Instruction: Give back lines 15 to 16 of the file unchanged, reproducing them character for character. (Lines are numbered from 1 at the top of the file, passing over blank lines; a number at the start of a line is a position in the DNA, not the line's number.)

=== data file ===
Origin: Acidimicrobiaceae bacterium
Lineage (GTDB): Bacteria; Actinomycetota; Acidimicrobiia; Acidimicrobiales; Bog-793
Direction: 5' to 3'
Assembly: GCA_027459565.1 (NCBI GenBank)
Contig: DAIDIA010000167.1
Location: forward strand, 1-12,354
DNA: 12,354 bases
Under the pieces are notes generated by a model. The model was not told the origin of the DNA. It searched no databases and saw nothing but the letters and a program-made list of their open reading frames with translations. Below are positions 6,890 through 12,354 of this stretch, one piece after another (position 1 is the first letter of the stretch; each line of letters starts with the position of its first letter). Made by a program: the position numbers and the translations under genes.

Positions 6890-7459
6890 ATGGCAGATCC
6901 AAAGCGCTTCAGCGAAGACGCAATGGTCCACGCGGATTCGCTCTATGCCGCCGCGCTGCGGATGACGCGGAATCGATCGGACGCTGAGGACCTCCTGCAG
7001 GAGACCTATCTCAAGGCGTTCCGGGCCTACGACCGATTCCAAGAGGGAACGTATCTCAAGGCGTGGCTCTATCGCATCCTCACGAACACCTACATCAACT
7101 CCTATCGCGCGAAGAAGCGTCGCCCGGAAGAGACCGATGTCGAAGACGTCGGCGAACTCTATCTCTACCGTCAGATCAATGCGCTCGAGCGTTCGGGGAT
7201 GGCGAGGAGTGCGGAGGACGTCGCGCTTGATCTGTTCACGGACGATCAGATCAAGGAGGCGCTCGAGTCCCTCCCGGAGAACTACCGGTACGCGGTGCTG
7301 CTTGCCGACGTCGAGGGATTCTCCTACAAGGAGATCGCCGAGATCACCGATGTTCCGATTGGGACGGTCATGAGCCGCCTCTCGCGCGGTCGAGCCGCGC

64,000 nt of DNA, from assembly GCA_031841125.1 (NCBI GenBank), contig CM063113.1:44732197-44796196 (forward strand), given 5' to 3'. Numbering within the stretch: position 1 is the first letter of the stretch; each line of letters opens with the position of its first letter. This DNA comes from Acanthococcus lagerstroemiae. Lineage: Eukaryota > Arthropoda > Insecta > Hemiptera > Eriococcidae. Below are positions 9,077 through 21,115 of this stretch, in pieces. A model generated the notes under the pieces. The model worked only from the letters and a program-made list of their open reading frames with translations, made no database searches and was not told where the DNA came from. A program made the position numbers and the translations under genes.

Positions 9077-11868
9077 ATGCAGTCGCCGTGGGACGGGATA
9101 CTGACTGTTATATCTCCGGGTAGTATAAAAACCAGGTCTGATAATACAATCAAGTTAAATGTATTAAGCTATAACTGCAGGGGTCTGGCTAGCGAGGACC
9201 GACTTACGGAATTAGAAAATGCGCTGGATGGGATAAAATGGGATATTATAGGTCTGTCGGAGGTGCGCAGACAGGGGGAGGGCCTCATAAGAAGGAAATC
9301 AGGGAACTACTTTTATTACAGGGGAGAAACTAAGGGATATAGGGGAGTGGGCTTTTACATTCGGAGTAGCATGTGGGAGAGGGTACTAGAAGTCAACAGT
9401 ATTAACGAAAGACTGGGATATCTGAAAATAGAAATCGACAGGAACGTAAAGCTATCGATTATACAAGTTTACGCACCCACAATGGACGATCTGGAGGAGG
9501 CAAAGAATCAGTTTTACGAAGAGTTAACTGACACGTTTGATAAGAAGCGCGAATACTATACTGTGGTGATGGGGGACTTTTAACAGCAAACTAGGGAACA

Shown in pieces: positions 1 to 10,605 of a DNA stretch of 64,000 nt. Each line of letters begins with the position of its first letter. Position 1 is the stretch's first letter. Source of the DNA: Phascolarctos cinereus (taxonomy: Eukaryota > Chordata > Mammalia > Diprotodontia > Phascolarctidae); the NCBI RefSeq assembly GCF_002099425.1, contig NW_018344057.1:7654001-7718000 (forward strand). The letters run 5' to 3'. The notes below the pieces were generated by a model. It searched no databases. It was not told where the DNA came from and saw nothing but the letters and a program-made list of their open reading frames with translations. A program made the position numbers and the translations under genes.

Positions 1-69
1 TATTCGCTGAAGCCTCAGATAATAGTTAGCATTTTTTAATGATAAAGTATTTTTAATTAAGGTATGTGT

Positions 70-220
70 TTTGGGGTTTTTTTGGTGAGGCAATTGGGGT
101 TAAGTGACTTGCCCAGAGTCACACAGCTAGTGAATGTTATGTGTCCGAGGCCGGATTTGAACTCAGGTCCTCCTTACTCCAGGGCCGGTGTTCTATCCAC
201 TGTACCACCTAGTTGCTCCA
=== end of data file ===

7301 CTTGCCGACGTCGAGGGATTCTCCTACAAGGAGATCGCCGAGATCACCGATGTTCCGATTGGGACGGTCATGAGCCGCCTCTCGCGCGGTCGAGCCGCGC

64,000 nt of DNA, from assembly GCA_031841125.1 (NCBI GenBank), contig CM063113.1:44732197-44796196 (forward strand), given 5' to 3'. Numbering within the stretch: position 1 is the first letter of the stretch; each line of letters opens with the position of its first letter. This DNA comes from Acanthococcus lagerstroemiae. Lineage: Eukaryota > Arthropoda > Insecta > Hemiptera > Eriococcidae. Below are positions 9,077 through 21,115 of this stretch, in pieces. A model generated the notes under the pieces. The model worked only from the letters and a program-made list of their open reading frames with translations, made no database searches and was not told where the DNA came from. A program made the position numbers and the translations under genes.